Pursuant to the invention and to get an accurate indication of the flow velocity when the channel 6 is relatively full, a velocity pick-up 36 is installed within the open channel. This is a well-known device operating in response to and providing an analog to the flow velocity in its immediate vicinity. The velocity may vary greatly between different locations. This being true, it is important to position the device 36 at a favorable or velocity averaging location. Because of the effects of the side walls and bottom wall of the channel, and because of other boundary or marginal effects, it is advisable to locate the pick-up 36 at a substantial distance above the bottom 9 and spaced well away from the most nearly adjacent side wall 8. In an exemplary case, the velocity pick-up 36 is positioned at a location between about one-fourth of the depth of the channel to about one-third of the depth of the channel, as measured from the bottom.
The velocity pick-up 36 is joined by a connector 37 to a velocity transducer 38 effective to convert the signal from the pick-up for transmission over a conductor 39 to a computer unit 41. The computer 41 combines the signal provided by the velocity pick-up 36 with a height or flow level signal from the height transducer 23 transmitted through a conductor 42. The flow quantity Q is equal to the instantaneous velocity V times the instantaneous cross-sectional area A of the flowing stream. Since the mentioned area is related to the liquid height by a known formula, the computer 41 provides an evaluation of this known formula and combines the area value with the flow velocity to provide a flow quantity signal to a conductor 43 joined to a switch point 44. When the point 44 is contacted by the switch arm 29, the signal is provided through the conductor 31 to the readout 32.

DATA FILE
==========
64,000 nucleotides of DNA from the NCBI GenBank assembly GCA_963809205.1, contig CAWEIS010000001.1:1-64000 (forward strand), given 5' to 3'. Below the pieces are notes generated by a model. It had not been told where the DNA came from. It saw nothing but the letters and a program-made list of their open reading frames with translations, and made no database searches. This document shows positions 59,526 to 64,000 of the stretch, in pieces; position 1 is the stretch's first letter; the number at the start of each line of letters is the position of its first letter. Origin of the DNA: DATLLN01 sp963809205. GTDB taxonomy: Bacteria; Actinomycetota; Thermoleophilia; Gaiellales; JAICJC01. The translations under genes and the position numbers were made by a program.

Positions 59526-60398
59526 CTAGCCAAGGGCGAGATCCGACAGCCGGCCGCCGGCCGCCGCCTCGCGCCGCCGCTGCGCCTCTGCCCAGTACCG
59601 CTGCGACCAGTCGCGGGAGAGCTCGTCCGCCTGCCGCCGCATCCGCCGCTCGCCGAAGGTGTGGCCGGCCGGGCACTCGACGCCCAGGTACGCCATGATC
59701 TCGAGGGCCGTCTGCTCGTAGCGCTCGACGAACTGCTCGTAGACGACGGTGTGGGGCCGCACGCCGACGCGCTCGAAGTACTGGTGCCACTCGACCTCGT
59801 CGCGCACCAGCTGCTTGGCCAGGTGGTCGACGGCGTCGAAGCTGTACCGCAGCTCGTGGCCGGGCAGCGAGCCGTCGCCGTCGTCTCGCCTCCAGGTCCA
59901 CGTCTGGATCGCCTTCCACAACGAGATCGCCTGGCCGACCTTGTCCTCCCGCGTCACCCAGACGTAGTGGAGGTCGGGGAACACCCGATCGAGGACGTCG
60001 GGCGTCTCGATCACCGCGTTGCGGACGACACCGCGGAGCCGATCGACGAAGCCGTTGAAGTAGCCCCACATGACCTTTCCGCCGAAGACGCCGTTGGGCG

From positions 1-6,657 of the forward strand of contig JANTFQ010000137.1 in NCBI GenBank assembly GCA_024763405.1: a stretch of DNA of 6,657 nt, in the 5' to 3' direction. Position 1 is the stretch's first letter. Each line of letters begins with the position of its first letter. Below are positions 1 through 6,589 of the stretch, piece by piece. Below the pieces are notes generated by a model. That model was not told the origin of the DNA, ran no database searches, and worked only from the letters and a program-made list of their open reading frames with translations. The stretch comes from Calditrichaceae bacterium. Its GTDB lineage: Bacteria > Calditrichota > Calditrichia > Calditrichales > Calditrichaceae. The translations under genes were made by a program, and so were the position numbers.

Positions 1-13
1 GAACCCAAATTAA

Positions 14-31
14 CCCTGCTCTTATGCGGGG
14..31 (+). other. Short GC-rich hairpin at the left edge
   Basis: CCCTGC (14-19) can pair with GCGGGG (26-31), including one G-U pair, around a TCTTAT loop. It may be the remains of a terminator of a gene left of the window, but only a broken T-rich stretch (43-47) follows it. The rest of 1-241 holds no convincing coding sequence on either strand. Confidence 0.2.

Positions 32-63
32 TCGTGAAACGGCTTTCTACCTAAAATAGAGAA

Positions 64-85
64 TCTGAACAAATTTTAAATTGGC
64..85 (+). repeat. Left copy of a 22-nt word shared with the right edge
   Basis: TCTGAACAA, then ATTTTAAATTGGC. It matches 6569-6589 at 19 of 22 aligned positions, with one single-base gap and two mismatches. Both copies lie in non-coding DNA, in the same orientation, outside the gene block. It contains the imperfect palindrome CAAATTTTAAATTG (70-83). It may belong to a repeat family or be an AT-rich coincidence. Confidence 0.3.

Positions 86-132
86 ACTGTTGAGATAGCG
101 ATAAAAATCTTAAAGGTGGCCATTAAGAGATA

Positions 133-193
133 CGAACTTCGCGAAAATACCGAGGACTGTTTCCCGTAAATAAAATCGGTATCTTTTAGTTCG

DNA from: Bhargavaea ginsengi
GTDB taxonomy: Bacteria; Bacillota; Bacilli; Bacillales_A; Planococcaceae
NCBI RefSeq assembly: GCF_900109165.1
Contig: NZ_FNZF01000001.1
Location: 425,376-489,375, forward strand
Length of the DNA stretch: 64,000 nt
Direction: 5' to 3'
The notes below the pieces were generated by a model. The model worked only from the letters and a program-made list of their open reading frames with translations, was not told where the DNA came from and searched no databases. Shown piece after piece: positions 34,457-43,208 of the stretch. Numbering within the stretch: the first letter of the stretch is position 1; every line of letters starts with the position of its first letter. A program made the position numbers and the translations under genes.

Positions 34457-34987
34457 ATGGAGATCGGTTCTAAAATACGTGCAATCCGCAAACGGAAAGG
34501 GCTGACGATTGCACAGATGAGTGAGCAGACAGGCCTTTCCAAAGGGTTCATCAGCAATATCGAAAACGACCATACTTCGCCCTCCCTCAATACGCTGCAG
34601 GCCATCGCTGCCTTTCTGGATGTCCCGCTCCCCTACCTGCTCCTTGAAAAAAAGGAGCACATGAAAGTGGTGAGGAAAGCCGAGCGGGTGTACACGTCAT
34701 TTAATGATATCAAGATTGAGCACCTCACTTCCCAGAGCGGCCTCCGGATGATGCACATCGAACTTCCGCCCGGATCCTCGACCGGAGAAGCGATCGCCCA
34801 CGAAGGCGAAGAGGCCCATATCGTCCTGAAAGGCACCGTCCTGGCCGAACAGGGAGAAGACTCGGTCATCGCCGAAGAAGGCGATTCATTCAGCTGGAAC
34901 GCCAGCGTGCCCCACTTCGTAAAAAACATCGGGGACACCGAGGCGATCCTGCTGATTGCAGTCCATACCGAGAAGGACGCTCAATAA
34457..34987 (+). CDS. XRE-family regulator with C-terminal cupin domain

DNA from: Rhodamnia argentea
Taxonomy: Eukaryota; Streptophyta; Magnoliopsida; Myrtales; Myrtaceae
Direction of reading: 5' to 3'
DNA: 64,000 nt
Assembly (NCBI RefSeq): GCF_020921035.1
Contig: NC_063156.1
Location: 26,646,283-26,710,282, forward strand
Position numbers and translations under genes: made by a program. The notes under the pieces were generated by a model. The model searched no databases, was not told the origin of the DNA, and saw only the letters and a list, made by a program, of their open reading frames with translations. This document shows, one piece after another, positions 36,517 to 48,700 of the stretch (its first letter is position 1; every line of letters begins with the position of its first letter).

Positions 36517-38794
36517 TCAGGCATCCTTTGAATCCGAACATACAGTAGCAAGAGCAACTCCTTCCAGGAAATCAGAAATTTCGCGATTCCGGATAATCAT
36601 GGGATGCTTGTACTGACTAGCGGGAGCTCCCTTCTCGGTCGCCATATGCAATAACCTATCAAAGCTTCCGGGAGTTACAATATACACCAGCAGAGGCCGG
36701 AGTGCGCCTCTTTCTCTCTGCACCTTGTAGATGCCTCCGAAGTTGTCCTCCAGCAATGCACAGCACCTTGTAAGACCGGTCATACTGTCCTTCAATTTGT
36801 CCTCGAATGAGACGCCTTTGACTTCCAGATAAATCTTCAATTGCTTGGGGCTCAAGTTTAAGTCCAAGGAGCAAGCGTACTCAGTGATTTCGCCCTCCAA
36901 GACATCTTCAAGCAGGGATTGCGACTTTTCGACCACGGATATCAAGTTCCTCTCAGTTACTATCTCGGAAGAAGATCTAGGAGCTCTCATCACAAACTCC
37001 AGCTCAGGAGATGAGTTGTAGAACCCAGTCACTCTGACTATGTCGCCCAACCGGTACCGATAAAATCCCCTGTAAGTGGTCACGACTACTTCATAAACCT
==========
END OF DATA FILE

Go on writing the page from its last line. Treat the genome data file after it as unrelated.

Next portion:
While the depth or height or level signal from the gauge 18 is furnished for all channel flows at all levels, the velocity signal from the pick-up 36 has an unreliable accuracy below a predetermined level, such as the level 16. Consequently, there is particularly provided a depth switch 51 joined by a conductor 52 to the height signal unit 23. When the signal from the unit 23 indicates a depth below the predetermined level 16, the depth switch maintains the switch arm 29 in the illustrated position. Any output from the computer 41 is blocked and does not go to the readout 32. Only the signal from the height-formula computer 26 is then supplied to the readout 32. Correspondingly, when the height signal corresponds to a channel depth above the predetermined level 16, the switch arm 29 is moved from the point 28 and is transferred to the point 44. Then only the output from the computer 41 is supplied to the readout 32. While the depth switch 51 is shown and described as a mechanical switch for clarity and may be embodied just that way, usually an electronic switch is employed. The arrangement provides a continuous readout of flow quantity for all depths, and the readings are substantially continuous for all variations in liquid level.